The Easter Vigil: Doing Good Together
Under the burden, the cynicism, and the pace of modern life, Passover and Holy Week interrupt us with timely “signals of transcendence” that call us to stand together, across our various political, cultural, and religious divides. We are beautiful, if broken and vulnerable beings with a profound need for liberation and resurrection—and each other.
The women who arrived looking for the dead body of Jesus on that first Sunday morning were told he was not there, that he had been raised, that he was alive and had gone on ahead of them to Galilee; there they would see him, just as he had said. Amazed and terrified, they fled from the tomb and told no one what had happened. In the original version of Mark’s Gospel, the story simply ends right there. It leaves the story open-ended, inviting the reader to wonder about and puzzle over its meaning. “He is not here, he has been raised,” we hear. He is not here; he is not where we think he is.
This is a story that tells us at the very least that God, the really real, cannot be captured by anything: not by death, not by a tomb, not by religion, not by technology, not by any philosophy of truth. God cannot be packaged and marketed for popular tastes and consumption, no matter how user-friendly and entertaining the purveyor of religion tries to make it. But because we live in a free-market world that has been constructed to satisfy our personal preferences, we begin to imagine that even God exists to satisfy our personal needs. In a world where we can customize our ring tones, our faces, our spouses, our children, and our religion, we come to expect that even God can be customized for our own purposes.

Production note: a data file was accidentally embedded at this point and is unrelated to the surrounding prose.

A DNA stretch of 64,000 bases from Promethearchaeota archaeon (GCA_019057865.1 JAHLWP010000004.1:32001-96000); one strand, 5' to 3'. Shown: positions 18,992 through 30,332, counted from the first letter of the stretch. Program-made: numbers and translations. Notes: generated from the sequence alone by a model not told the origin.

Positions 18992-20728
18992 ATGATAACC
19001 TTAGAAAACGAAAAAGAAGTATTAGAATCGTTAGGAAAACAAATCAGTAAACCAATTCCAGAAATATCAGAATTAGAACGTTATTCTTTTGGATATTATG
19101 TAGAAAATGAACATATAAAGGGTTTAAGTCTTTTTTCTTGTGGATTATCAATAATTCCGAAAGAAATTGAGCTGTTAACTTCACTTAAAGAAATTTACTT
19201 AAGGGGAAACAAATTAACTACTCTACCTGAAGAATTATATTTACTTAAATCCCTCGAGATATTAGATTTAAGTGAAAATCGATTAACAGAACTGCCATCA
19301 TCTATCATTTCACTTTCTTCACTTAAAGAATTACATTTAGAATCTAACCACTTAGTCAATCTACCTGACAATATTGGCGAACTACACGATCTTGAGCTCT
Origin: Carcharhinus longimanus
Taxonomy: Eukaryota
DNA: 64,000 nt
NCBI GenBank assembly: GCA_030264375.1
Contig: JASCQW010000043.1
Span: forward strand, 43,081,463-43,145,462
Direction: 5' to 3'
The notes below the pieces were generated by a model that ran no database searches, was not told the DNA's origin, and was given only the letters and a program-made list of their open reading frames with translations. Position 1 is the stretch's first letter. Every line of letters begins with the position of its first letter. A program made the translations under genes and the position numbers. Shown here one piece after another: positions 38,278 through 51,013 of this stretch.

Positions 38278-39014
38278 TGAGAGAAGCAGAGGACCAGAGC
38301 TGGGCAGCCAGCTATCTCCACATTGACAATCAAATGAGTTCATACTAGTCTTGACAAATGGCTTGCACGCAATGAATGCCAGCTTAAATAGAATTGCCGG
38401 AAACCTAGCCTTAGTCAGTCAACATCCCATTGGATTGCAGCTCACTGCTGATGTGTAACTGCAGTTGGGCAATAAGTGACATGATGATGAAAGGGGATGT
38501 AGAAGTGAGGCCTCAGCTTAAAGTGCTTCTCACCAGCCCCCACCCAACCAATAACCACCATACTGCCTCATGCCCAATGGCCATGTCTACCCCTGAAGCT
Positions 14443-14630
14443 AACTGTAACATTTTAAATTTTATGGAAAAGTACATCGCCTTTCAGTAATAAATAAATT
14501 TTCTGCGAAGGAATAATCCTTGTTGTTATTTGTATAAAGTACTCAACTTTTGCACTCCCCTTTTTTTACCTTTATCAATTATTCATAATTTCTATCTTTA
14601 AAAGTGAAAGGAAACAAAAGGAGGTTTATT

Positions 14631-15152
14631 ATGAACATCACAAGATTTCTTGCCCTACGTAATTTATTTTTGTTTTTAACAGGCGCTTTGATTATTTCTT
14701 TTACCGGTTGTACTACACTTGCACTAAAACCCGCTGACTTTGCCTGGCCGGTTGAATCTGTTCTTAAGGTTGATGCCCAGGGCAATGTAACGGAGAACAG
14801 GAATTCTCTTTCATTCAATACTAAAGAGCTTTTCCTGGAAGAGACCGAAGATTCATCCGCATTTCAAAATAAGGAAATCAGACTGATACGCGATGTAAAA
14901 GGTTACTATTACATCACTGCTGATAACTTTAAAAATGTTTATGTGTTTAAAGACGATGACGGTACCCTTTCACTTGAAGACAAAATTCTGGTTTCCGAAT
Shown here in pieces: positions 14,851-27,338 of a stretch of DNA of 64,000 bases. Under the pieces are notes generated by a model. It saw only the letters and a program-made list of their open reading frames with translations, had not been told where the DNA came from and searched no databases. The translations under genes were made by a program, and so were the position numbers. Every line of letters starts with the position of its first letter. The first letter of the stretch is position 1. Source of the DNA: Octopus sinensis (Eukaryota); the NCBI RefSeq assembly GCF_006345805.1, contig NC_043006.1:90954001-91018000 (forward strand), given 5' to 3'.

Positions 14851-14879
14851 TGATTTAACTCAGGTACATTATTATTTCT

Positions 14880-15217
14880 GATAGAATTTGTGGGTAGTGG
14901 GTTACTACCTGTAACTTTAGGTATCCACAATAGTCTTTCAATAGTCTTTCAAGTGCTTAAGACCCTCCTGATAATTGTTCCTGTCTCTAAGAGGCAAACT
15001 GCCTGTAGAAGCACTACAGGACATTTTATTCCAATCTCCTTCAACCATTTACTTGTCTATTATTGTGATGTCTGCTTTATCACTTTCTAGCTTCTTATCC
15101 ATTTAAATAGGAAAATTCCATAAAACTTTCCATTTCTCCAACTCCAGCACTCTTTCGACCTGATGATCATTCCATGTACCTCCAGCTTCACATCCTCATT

Whatever else it may be, however, this story of Jesus’ resurrection is not about maintaining our control and living with a positive attitude despite the stresses and strains of modern life. The women who encountered the empty tomb didn’t go home and take on a new attitude that things would turn out okay in the end for those who believe; they didn’t just decide to start looking on the bright side of things. No, they fled in terror and amazement and didn’t tell anyone about what they had seen. This is a story that interrupts our usual notions and expectations of the way things are supposed to be. We don’t have any control over this story, and the ending is left open.
The phrase “resurrection from the dead” literally means, “coming alive from out of dead things”. It’s the picture of one who “stands up from the midst of corpses”. It’s a coming alive, a waking up from sleep, a standing up to walk in compassion with others who are different and vulnerable. The story of the resurrection is a very particular gift to each and every one of us. It’s a gift we need. Without it, our lives can be dominated by fear of others, or intimidated by death, and this fear isolates and divides—it locks us up in our own notions and tribes, stifling our capacity to love and appreciate the uniqueness and beauty of each and every other.
This season of the resurrection is a powerful time to come together. The Front Porch offers a distinctive public celebration of the Christian tradition’s “coming alive” for all in the Austin community on Saturday evening, April 15th at 8pm, at Scholz Garten. HERE IS THE RSVP LINK. And here are just some of the artists: Sam Baker, Rabbi Neil Blumofe, Meesha Akbar, Shinyribs, Body Rock ATX with Riders Against the Storm, Jimi Calhoun, Sherry Gingras and the Djembabes, Gregory Eaton, Brant Pope, Chucky Black. There will drums, improv, slam poetry, singer-songwriters, dance, a 2nd Line jazz band, and more. Come celebrate with us and dance until midnight Easter Eve!